Seek out the people you really want to work with (when raising capital).
Instead of optimizing for valuation optimize for people (when raising capital).
You can get a lot done on a shoestring budget.
Starting a company is 50% building a product and 50% a lot of other stuff.
Team building is one of the most important things when you get off the ground.
Raising capital can be a huge time sink.
In the sharing and discussion process is where ideas get refined.
Careers are a series of themes that you go through and explore.
Your startup and career is an expression of you and your co-founders.
Things seem very obvious in retrospect.
It never gets easier and that is okay.
You’re never going to get less busy.
It is a long slog.
Part of entrepreneurship is realizing that different things along the way are going to excite you in different ways.
There is no better time to start than now.
There is no reason you can’t start.
Above all else what makes products spread is when they’re useful and they’re usable.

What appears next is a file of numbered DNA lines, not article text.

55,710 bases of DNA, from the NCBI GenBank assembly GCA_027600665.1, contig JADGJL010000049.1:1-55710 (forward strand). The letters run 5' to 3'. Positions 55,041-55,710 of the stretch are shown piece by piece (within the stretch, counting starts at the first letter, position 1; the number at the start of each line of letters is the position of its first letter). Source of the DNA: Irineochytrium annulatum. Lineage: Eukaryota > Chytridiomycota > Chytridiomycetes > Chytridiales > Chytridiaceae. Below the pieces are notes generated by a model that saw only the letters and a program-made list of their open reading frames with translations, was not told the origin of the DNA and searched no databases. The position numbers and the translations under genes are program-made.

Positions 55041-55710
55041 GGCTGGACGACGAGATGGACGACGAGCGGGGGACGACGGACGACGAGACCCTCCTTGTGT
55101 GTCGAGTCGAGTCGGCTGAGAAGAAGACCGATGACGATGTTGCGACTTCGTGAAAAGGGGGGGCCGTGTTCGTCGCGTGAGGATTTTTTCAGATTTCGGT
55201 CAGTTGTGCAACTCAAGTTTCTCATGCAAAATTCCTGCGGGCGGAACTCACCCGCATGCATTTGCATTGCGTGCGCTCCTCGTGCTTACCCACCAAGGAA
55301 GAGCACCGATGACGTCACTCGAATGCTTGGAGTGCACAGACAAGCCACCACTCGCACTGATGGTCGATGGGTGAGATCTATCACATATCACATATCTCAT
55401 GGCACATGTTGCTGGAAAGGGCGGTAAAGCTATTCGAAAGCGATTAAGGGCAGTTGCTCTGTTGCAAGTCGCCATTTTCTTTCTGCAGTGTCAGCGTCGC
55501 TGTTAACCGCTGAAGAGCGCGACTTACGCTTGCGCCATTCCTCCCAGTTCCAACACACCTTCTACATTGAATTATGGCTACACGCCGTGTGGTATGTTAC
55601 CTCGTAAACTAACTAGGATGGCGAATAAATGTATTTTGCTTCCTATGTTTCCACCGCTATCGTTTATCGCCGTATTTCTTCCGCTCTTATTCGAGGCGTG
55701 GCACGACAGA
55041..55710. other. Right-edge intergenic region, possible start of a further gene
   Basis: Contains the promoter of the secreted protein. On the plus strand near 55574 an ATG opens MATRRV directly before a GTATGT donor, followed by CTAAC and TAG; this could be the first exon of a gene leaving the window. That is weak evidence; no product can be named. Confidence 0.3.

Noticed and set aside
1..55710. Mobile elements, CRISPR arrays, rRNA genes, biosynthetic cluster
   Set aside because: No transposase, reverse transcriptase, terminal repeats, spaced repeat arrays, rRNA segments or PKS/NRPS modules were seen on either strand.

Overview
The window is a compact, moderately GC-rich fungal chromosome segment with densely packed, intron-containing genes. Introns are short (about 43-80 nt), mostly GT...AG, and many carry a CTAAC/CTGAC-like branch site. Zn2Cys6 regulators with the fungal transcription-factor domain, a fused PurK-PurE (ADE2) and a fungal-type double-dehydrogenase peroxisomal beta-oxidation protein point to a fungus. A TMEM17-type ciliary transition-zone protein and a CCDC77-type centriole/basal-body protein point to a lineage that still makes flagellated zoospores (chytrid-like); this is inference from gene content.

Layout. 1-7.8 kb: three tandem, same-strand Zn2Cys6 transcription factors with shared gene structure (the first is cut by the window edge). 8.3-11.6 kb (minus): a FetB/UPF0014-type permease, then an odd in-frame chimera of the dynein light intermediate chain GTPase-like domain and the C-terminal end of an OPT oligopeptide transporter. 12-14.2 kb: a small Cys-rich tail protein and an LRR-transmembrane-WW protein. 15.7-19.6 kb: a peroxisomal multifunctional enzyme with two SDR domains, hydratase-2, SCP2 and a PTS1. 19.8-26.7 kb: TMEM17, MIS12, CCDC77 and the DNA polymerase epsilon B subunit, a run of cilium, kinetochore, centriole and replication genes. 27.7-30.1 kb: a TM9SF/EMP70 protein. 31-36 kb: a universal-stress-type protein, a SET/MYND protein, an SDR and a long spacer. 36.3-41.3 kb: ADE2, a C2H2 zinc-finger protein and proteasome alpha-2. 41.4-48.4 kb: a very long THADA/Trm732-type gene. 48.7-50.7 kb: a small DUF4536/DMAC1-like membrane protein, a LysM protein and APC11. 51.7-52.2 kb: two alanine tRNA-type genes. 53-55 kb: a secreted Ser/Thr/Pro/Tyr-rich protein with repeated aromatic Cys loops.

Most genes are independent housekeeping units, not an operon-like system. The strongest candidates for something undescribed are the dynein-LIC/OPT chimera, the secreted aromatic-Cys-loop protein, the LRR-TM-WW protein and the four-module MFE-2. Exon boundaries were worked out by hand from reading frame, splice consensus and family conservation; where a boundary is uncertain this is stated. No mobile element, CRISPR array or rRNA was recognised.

There is a way to work hard that doesn’t mean you need to work long.
When you’re working work on the most important things (to create the work/life balance).
If you work hard good things happen.
Money will come if you’re growing (like crazy).
There is so much money out there chasing bad ideas that a good idea will get money.
Don’t worry about the best case scenario. Worry about the average case scenario.
Build the product you’re in love with and good things will follow.
Focus on building great products.

Reach Your Escape Velocity

Title: Reach Your Escape Velocity
Date: 2011-05-04
Speaker: Geoffrey Moore (MDV)
Link: Entrepreneurial Thought Leaders
 
Power fuels performance and performance consumes power.
Allocate resources to new initiatives before you allocate resources to anything else.
Categories are defined by a group of competitors and markets are defined by a group of customers.
Market power is about winning market share in the critical segments.
No matter how good or how bad you are you probably have places you’re better than others. What are you going to build on and where are you going to move forward?